A Psychiatric care center in Louisville was reported a few years ago to have allowed a teenager to head-bang herself more than 100 times in a row on a hard-surfaced floor while staff looked on and did nothing. The young girl then went a full day before a staff member noticed her badly bruised head while she was in the shower and sought medical attention for her. The Attorney General of the state of Kentucky soon got involved, and now the hospital has adjusted its policies to require a doctor (besides a psychiatrist) to always be present for patients as well as gotten a new CEO.
Basic Definition of Psychiatric Malpractice
Any illegal or less than ethical actions taken by any doctor, including a psychiatrist, can constitute medical malpractice. If a patient-doctor relationship exists, then the doctor must act in a manner that any physician in a similar situation would be expected to act. Anything less can be considered negligence or gross misconduct in a court of law if the wrongful action can be proven to have resulted in or contributed to actual harm, physical or psychological, done to the patient.
Possible Psychiatric Malpractice Scenarios
While the list of psychiatric malpractice incidents is multi-faceted and virtually endless, there are some major common categories we can briefly look at. A suicide that ensues after a patient is prematurely released could be considered to result partly from malpractice if the patient was not in the legal position of making his or her own decision about the release or if the family was not consulted. Violations of the psychiatric hospital‘s standards by a staff member can lead to termination and/or suit. Mistakes made due to unfamiliarity with the type of condition the patient suffered from, lack of offering medication consent forms, mis-prescribed medications, failure to react to visible severe side effects of prescribed medications, forcefully holding a patient in custody for inadequate reasons, or psychological manipulation and power play tactics by the psychiatrist are all causes for a lawsuit. One common nervous system disorder that frequently stems from over-using prescribed psychiatric drugs is Tardive Dyskinesia, a condition that involves uncontrollable muscle spasms. This disease is often the target of psychiatric malpractice lawsuits. Another common type of incident is one in which sexual abuse takes place against a patient by a psychiatrist who uses his or her job as a guise for the abuse.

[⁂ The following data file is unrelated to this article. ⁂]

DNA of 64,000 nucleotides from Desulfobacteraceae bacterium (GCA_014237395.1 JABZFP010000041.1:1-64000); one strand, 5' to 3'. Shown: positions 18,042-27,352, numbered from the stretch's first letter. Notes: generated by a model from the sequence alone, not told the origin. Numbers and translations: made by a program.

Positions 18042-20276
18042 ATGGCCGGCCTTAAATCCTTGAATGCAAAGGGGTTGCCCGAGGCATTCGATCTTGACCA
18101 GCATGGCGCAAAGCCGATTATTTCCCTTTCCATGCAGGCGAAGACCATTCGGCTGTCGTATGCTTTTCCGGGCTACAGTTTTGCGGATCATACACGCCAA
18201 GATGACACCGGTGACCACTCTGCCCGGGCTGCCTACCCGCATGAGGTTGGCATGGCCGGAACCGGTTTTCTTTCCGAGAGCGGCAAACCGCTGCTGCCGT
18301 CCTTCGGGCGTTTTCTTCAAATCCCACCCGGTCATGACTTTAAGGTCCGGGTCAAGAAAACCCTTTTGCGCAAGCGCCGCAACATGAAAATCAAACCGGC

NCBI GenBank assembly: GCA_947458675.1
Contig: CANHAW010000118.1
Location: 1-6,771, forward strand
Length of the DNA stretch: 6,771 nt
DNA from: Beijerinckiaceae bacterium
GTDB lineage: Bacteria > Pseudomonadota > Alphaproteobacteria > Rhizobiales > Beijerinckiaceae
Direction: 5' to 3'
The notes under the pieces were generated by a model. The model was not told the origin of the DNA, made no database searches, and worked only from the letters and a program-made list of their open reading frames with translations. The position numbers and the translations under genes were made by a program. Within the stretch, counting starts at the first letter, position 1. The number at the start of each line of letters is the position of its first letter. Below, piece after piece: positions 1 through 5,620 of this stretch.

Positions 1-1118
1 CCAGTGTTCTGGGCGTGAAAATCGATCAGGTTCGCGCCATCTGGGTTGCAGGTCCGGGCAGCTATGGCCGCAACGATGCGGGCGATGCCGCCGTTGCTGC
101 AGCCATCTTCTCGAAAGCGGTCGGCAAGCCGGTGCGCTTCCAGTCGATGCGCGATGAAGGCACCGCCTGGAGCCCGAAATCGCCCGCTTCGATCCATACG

Legal Recourse is Available for Victims
Certain practices, like keeping good notes about time spent at psychiatric hospitals and retaining records and receipts for all drugs taken along with the dosages, will help much in a psychiatric suit. But even without these evidences, it may be possible to successfully pursue a malpractice case for victims, and anyone who has suffered at the hands of negligent or actively abusive psychiatrists should not hesitate to take immediate action. Experienced psychiatric malpractice attorneys are available to help guide you through the legal process and drastically increase your chances of victory in court. Short of or in conjunction with a lawsuit, the victim also has recourse to file ethics violation charges that could cancel a psychiatrists license and complain to their employer of violations of company policy to have the offending psychiatrist fired. It is unfortunate that such severe actions may be necessary to bring justice, receive fair compensation, and prevent others from falling victim to the same set events, but dedicated lawyers stand ready to fight for you to do what needs to be done to uphold the law and protect patients.
Posted by Stuart Clock on 6:31 am, With 0 Reads, Filed under Of Interest. You can follow any responses to this entry through the RSS 2.0. Both comments and pings are currently closed.